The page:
Marion County — Vice Admiral Michael T. Franken was heavily involved with key issues that the United States of America faced during his Navy career. Now, the retired Sioux City resident is seeking the Democratic nomination for Iowa’s U.S. Senate seat.
Franken tells the Tribune that he grew up in rural Iowa near South Dakota. He was raised a Lutheran, the youngest of nine children to a mother who taught in a one-room schoolhouse. Franken himself did well in school and had options in life.
He went to Morningside College to major in biochemistry, with the intention of becoming a doctor. His brother became a pilot and encouraged him to join the Navy, where he could “goof off.”
The Navy at that time wanted engineers and physicists. He was afforded the opportunity to finish his Bachelor of Science degree at Nebraska, then earn his Master’s in the Navy.
Throughout his career, he worked his way up to the rank of Admiral. He has lived in four countries, including Muslim countries; led troops in Africa and was in charge of the Navy’s legislative affairs. Through his work in Africa, he ran outreach to its nations. He served as the plans and policy person at Central Command and was heavily involved in the build up of troops in Afghanistan and the drawdown of troops in Iraq.
His experience also includes running an international agency that searches, identifies and returns remains of service members to their families. Basically, he describes his work as an Admiral as that of someone in executive management; he oversaw billions of dollars, thousands of personnel and serving other branches of the military in joint operations. Throughout it all, he worked hard, was exposed to a lot and worked with people in all walks of life.
“I was apolitical in uniform,” Franken said. He has been approached in his career by the Republican Party to be a candidate for them, but he also worked for the late Sen. Ted Kennedy early in his career. Franken says he never really thought about politics as an option after his Naval career.
What turned him on to the Democratic Party was the savings and loan “debacle” of the 1980s. He blames the late Ronald Reagan’s policies for his parents’ loss of savings, in which they received only 19 cents on the dollar for everything they had put away. His parents had worked in a machine shop into their 70s, and refused financial assistance from their children.
He was pushed further into Democratic territory with the invasion of Grenada, the Iran-Contra Affair and the situation in Beirut.
“The Republican Party just kind of wished it away,” Franken said. Despite these specific examples tied to the GOP, he remains skeptical of all parties. One of his bosses told him at an early age to “always question authority.” Be honest, do not expect that anyone knows better than you, because “chances are, they don’t.”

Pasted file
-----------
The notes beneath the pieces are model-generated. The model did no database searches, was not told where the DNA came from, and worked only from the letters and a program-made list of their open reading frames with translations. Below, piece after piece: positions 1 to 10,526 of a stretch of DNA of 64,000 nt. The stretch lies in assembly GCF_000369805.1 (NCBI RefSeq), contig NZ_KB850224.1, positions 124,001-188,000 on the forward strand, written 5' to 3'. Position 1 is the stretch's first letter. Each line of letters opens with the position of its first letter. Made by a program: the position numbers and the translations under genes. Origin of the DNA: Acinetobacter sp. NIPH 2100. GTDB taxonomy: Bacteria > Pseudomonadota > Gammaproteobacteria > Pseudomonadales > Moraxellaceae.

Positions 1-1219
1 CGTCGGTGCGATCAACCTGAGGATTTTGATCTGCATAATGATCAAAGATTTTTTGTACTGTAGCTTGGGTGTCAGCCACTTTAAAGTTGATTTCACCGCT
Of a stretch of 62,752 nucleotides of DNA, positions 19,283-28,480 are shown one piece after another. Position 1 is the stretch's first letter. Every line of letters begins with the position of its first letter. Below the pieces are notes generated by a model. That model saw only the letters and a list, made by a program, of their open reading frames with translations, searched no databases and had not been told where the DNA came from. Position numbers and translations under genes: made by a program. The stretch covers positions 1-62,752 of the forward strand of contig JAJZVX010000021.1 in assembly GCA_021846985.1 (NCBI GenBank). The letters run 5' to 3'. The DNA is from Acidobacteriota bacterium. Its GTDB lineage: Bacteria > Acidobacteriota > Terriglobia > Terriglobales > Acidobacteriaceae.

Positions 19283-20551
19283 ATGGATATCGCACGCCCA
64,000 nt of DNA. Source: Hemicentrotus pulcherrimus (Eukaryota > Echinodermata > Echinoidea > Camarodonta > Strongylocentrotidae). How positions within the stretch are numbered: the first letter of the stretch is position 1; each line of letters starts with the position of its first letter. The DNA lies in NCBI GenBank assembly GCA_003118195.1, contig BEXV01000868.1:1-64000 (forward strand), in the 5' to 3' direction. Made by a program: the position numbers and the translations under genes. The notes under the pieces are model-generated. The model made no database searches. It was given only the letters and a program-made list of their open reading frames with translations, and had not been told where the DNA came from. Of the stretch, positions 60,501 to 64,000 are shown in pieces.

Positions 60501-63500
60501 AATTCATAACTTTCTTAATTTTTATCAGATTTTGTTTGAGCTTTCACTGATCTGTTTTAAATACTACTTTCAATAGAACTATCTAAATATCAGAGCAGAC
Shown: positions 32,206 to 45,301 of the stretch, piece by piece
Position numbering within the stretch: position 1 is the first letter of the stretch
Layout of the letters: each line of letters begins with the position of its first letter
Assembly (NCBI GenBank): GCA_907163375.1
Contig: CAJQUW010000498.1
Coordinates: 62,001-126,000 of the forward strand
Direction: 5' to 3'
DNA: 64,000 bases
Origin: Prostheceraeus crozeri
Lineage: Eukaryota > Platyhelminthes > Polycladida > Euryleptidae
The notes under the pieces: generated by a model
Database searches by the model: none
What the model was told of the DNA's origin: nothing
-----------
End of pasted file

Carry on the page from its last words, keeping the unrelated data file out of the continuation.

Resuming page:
Kennedy entrusted him with much work without checking up on him. When the time came for the vote to invade Iraq under George W. Bush, Franken voted against it.
“This is not going to go well,” Franken told the planning board. The rationale for going in was “flaccid” in his opinion, but he was overwhelmed. During the invasion, he served as Donald Rumsfeld’s briefer.
“It’s what that administration wanted to do,” Franken said.
His experience has also taught him that today’s situation with COVID-19 will not be over. He reads science journals and is convinced that even if all of this work to “flatten the curve” is successful, there will be a resurgence.
“I don’t believe in science, I understand science,” Franken said.
If elected, Franken would try to make Iowa one of the states leading the charge against climate change, improved education, pragmatism in government and soil conservation. Losing Iowa’s topsoil is evident along the Missouri River, he says, as the banks of silt have grown and floods have occurred more often. Suggestions to save topsoil include changing crops and changing crop rotations.
Recently, Franken has worked with people at the Massachusetts Institute of Technology trying to make fusion a reality. This is just part of the broad expanse of experience he has over his fellow Democratic primary contenders.
“They choose who they want,” Franken said of voters. In the general election, he wants Iowans to ask themselves if they are happy with Joni Ernst’s performance the past six years. He, too, has military experience like Ernst, as he has been involved in nine of 11 named military operations of the past 40 years.
“I’m pretty rooted in what’s Iowa,” Franken said. “This has always been my home.”